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Improving HIV post-exposure prophylaxis rates after pediatric acute sexual assault.

Improving HIV post-exposure prophylaxis rates after pediatric acute sexual assault.
Author Information (click to view)

Schilling S, Deutsch SA, Gieseker R, Molnar J, Lavelle JM, Scribano PV,


Schilling S, Deutsch SA, Gieseker R, Molnar J, Lavelle JM, Scribano PV, (click to view)

Schilling S, Deutsch SA, Gieseker R, Molnar J, Lavelle JM, Scribano PV,

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Child abuse & neglect 2017 04 2669() 106-115 pii 10.1016/j.chiabu.2017.04.014

Abstract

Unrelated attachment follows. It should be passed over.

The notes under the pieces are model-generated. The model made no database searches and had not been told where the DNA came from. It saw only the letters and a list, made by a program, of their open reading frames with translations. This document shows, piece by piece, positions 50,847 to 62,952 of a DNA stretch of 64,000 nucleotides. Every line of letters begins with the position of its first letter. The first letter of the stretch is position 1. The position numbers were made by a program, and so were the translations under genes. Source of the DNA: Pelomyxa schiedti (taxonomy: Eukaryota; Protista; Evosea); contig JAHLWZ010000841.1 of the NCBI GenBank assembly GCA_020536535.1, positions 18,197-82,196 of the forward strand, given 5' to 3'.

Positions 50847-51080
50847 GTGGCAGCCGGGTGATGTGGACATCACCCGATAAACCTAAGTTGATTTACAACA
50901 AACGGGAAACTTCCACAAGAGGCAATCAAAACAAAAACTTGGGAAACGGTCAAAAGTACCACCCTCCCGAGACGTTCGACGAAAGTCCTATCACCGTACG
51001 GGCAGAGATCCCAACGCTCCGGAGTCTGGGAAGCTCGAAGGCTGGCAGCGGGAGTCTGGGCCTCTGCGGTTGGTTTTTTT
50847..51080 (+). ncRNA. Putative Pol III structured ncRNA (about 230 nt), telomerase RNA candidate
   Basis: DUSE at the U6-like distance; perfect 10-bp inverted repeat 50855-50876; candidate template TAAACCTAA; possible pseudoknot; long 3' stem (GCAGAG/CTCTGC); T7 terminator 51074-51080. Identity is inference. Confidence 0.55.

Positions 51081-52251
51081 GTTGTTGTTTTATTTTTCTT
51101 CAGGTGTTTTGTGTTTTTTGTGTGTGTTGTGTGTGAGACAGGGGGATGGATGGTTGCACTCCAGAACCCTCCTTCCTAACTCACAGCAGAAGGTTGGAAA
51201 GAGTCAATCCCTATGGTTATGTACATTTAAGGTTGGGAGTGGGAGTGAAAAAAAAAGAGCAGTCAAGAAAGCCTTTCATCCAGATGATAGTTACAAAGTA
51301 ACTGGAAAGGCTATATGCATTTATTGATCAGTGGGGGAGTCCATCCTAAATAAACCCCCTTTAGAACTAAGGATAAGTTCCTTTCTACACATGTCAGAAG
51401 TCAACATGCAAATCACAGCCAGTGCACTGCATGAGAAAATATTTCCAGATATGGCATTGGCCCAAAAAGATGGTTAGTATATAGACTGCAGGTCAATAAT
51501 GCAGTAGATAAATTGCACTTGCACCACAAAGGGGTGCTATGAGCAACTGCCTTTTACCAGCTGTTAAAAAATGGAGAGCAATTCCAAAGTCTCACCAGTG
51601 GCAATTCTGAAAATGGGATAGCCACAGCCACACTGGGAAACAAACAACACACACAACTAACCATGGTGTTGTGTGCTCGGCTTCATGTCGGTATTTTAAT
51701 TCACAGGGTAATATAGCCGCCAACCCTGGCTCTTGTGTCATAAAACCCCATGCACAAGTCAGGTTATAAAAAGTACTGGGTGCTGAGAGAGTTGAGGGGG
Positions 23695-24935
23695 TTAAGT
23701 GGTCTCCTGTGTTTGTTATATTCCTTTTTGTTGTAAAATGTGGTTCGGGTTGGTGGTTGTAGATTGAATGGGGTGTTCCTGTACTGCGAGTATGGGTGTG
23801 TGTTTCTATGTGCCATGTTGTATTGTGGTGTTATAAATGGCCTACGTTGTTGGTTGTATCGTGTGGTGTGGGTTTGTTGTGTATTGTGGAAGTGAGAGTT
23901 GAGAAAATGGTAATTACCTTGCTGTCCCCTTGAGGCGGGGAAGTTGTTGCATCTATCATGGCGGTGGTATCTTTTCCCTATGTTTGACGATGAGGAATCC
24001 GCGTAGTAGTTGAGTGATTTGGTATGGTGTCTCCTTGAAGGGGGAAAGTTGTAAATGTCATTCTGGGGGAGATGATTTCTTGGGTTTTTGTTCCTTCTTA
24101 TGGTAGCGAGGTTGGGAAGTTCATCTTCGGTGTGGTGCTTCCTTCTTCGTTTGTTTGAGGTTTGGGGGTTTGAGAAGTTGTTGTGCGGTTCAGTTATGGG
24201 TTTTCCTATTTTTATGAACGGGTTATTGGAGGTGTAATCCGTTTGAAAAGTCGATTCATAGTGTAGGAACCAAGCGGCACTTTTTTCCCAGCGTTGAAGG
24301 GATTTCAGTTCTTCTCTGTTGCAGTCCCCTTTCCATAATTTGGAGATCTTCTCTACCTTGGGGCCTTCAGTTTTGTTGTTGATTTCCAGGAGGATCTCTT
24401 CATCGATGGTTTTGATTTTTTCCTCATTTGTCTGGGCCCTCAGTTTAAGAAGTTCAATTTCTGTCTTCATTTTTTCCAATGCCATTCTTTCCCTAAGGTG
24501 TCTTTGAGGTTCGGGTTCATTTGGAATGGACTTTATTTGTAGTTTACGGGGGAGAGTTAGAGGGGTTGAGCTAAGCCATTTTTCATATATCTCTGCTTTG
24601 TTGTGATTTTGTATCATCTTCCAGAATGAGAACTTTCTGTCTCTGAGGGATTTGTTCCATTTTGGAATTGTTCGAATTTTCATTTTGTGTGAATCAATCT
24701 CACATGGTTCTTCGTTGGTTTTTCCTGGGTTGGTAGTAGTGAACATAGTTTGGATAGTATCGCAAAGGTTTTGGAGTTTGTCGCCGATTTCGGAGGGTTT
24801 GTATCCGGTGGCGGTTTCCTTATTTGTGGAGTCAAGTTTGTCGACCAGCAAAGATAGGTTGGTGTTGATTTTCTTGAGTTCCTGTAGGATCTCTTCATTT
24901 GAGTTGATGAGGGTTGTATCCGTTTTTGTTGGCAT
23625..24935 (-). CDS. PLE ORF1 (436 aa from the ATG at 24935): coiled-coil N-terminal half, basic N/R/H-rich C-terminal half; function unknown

The purpose of our study was to increase the rate of children with appropriate HIV-PEP regimens among those diagnosed with sexual assault in The Children’s Hospital of Philadelphia Emergency Department (ED). The outcome measure was the percent of patients receiving correct HIV-PEP. We retrospectively reviewed 97 charts over 31 months to define the baseline rate of children receiving appropriate HIV-PEP regimens (pre QI-implementation period: 2/2012-8/2014). Among children in which HIV-PEP was indicated following sexual assault, 40% received the recommended 28-day course. Root cause analysis indicated prescribing errors accounted for 87% of patients not receiving appropriate HIV-PEP. Process drivers included standardizing care coordination follow-up calls to elicit specific information about HIV-PEP, ED educational initiatives targeted at HIV-PEP prescribing, revision of the clinical pathway to specify indicated duration of HIV-PEP, and revision of the order set to auto-populate the number of days for the HIV-PEP prescription. During the QI-implementation period (9/2014-4/2015), the rate of appropriate HIV-PEP increased to 64% (median 60%) and the average number of days between incorrect HIV-PEP regimens was 24.5. Post QI-implementation (5/2015-3/2016), the rate of appropriate HIV-PEP increased to 84% (median 100%) and the average number of days between incorrect HIV-PEP regimens increased to 78.4. A multifaceted quality improvement process improved the rate of receipt of appropriate HIV-PEP regimens for pediatric victims of sexual assault. Decision support tools are instrumental in sustaining ideal care delivery, but require ongoing evaluation and improvement in order to remain optimally effective.

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